Wednesday, 27 April 2011

Heroes of the Jessop Tavern: Harv

The second in our series of 'heroes' posts focuses on one of the Shire's most popular overseas players. Ian 'Harv' Harvey. An awesome talent. A man who played the game with an insouciant flair. A one day legend. A deadly death bowler with 9 different slower balls and a dangerous hitter in any position. Also a man who thoroughly enjoyed a beer (sometimes several).

One of my favourite memories of Harv came in the first season of domestic Twenty20, back in 2003. The Shire were playing a group match against Somerset at Taunton on a glorious June day. Set 120 to win on the car park, Harv opened up with the Spear and began a ferocious assault on the cidermen's attack. He struck 10 fours and 4 sixes in an unbeaten 75, Glos reaching the target off just 10.2 overs. It was a violent assault and hugely enjoyable for the tv viewer. Bear in mind this was before years of Twenty20 has accustomed us to such feats on a regular basis. A hilarious aside came in the post-match interview (I forget if it was with Harv or the Spear). When quizzed about the rate of scoring, he quipped that as it was such a lovely day, they had planned a trip to Bristol Zoo later on and wanted to get there in good time!

Second memory. The 2003 C&G Trophy final at Lords. A hugely enjoyable match and the first of our back-to-back victories over Worcestershire in the C&G final. Worcestershire had suffered a comical collapse from 64 for no wicket to 149 all out. Harv bowled his usual miserly spell, taking 2-37 from his 10 overs, including the prized wicket of the despised 'flat track bully' Hick for a duck.

Glos began the chase at a good lick and after the Spear departed, I was delighted to see Harv stride out at number three. He proceeded to launch a brutal assault on the hapless Worcs attack, scoring 61 from just 36 balls, including 12 boundaries. His clean-hitting was a joy to watch and most of the fours were powerfully struck through the off side, including as memory serves, 5 fours in an over off then-England hopeful Gareth Batty. Harv actually managed to find time to be dismissed with a few runs still needed, all the better for him to depart to thunderous applause from the 'Shire faithful. Our seven wicket win was achieved off just 20 overs!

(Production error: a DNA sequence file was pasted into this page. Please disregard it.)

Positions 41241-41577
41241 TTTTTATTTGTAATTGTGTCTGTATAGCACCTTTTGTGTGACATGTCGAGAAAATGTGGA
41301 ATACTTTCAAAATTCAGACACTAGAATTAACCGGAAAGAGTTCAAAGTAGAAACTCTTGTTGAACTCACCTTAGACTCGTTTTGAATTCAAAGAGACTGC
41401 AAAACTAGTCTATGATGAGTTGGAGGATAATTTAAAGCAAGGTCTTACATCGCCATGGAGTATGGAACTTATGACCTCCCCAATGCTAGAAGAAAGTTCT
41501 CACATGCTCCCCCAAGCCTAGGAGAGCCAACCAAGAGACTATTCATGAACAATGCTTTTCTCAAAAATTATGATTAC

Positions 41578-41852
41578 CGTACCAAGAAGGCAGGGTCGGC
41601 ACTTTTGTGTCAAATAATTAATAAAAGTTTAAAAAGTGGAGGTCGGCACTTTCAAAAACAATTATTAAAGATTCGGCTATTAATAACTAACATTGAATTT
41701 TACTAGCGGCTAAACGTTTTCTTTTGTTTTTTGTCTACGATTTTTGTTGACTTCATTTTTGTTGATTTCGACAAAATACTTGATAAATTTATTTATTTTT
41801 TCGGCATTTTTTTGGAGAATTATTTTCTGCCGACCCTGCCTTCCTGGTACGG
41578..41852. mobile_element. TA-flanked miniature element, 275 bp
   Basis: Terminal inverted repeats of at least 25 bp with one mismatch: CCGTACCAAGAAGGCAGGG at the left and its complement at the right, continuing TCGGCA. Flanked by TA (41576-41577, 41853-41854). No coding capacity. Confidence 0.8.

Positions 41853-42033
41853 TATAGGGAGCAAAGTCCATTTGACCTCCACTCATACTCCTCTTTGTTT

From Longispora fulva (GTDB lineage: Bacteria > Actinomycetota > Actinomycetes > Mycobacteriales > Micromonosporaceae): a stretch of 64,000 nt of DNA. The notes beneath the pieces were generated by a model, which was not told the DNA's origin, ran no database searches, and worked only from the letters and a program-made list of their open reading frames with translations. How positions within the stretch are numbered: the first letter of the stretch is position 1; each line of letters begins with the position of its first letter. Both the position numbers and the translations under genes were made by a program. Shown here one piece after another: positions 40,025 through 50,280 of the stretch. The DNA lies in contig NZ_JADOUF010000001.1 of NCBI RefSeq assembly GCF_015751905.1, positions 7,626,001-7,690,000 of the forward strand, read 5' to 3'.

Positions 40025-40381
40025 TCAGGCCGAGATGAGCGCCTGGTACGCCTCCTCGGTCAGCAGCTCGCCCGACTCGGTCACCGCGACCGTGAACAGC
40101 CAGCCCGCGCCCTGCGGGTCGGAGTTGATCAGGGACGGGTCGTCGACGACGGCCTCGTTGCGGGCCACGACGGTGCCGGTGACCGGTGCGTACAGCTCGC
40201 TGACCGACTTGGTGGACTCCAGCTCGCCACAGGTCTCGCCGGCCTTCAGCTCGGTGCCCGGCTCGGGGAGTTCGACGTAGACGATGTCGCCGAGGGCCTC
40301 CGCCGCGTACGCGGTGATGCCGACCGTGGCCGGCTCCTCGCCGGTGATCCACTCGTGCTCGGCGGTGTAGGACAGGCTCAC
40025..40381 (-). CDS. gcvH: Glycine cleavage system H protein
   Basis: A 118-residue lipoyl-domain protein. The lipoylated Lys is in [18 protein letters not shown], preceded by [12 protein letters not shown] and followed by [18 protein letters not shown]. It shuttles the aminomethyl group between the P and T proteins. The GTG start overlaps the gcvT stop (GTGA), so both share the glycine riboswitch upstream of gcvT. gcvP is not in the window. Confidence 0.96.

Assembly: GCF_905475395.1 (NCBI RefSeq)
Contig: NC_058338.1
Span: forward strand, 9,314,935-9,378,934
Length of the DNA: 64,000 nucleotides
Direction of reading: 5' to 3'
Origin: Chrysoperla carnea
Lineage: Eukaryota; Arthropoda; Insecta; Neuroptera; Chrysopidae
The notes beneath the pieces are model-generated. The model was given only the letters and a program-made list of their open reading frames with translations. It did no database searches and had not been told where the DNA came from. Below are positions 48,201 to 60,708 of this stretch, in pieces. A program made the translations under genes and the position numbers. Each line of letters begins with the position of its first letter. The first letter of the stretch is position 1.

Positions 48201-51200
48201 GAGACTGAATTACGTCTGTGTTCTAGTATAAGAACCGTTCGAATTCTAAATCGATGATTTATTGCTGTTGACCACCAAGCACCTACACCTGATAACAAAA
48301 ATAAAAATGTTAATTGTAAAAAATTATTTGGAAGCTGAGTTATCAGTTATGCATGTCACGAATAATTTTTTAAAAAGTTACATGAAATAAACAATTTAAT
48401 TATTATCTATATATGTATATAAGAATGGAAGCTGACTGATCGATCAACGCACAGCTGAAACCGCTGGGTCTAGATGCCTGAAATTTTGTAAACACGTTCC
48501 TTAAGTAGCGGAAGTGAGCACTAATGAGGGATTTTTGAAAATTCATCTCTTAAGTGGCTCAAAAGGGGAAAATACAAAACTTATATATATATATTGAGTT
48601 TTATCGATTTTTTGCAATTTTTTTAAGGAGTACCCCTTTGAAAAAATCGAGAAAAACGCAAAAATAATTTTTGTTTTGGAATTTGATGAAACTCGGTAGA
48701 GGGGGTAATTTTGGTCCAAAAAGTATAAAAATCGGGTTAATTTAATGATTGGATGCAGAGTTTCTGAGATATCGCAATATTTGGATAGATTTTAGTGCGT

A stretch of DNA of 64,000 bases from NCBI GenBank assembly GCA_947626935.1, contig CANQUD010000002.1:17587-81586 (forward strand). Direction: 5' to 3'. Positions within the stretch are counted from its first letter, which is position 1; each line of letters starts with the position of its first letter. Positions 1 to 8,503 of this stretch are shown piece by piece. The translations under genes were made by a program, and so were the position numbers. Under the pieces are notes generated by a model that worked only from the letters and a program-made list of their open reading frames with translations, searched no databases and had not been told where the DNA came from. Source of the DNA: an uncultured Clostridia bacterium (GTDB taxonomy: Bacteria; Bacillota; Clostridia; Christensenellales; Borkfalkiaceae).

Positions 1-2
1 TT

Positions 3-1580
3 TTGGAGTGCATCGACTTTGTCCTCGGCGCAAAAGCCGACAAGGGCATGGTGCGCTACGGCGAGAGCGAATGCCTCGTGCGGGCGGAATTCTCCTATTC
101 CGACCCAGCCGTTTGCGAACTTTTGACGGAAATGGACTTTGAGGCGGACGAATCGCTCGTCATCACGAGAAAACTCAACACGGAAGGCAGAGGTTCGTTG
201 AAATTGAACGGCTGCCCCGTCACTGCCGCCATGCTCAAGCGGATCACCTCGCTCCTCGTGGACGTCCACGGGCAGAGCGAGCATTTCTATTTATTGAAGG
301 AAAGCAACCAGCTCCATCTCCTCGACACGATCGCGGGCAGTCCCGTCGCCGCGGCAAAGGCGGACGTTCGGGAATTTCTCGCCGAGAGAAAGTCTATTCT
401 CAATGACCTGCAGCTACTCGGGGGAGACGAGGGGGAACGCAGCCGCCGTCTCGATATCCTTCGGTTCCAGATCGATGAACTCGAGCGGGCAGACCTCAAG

Finally, a Harv moment that I wasn't there for, but which was relayed to me by an awe-struck Dad who had gone up to Edgbaston to watch. It was a C&G Quarter Final, also in 2003, against Warwickshire at Edgbaston and a young man named Ian Ronald Bell was at the crease. He struck two early boundaries, but was then brilliantly run out by  Harv. As Dad and his friends pondered the superb piece of fielding, they realised that Harv had performed it left-handed! Considering I can barely throw the ball a yard with my weaker hand, his nickname of 'Freak' was fully justified by this moment of magic.

It was a great shame to see Harv depart for Yorkshire following the 2003 season and he was not quite the force of old on his return for a season in 2006. A sad irony was that his application for British citizenship, in order to play for Derbyshire as a non-overseas player, was derailed due to a past drink-driving conviction.

Thanks for the memories, Harv.

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